Bay County's Tourist Development Director is getting a new three year deal that includes a salary hike. At Tuesday's combined board meeting of the Tourist Development Council and Convention & Visitors Bureau, board members gave Dan Rowe a vote of confidence and a set of goals to accomplish.
Rowe currently earns a salary of about $150,000 annually; the new contract includes a 10% raise and is retroactive to October 2012.
Outgoing chairman Gary Walsingham, who served on a review committee with incoming chairman Andy Phillips and Panama City Beach Mayor Gayle Oberst, outlined a number of objectives for Rowe. They include preparation of a staffing plan with an organizational structure, job descriptions and a formal employee performance review process; development of a long-range non-marketing strategic plan; growth of capital reserves; research into public/private partnership options; and, implementing a system of in-depth market analysis.
The board praised Rowe for his success in marketing Panama City Beach as a tourist destination, but board members Mike Thomas and Buddy Wilkes voted against the new contract. Thomas said he had no problems with Rowe's job performance but called the salary increase "out of line" since other county employees have not received raises in several years.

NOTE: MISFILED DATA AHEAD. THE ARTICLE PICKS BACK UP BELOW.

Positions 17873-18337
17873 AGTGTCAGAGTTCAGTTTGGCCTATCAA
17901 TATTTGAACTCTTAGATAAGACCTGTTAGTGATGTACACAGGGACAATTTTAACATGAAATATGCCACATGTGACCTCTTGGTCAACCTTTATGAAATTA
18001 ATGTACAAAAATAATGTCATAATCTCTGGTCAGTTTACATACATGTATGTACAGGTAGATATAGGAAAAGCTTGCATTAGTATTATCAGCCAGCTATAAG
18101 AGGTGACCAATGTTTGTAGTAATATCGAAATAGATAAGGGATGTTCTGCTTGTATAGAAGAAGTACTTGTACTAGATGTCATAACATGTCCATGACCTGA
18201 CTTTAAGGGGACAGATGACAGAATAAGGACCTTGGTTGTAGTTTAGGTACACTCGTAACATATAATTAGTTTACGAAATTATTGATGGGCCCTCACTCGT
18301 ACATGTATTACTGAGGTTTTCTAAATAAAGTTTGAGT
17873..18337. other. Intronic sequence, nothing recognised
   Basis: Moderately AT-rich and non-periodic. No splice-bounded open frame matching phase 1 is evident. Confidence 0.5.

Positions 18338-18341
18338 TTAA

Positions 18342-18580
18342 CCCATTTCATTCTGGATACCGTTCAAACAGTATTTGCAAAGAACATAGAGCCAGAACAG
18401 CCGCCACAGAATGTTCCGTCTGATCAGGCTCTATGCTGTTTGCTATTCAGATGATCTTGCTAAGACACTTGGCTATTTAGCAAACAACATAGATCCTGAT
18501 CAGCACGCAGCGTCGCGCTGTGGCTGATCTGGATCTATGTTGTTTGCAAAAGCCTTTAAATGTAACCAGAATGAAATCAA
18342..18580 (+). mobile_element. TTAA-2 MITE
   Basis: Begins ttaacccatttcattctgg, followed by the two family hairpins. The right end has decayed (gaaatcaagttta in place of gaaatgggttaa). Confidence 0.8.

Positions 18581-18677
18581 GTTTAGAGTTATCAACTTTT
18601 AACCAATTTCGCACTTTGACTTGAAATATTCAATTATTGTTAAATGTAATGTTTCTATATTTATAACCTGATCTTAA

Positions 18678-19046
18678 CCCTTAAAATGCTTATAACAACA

In other business, the board voted to pursue a final damage claim against BP for lost revenue due to the 2010 Deepwater Horizon oil spill. The TDC's portion is a component of the county's overall claim against the company.
Rowe told board members that Bay County's distance from the spill site and the length of time since the incident leaves the county with a "manageable risk" and that the beach should move toward finally putting the spill behind it.
Attorney Doug Sale said financial modeling is underway to project the final dollar amount of the claim. Rowe said the TDC will seek a "premium" from BP in order to offset any future spill-related event. If oil shows up in the water or on local beaches after the final settlement, BP would be required to mitigate the environmental damage but would have no liability for lost tourist revenue, Rowe said.
The TDC/CVB board voted to recommend to the Bay County Commission that it proceed with a final claim.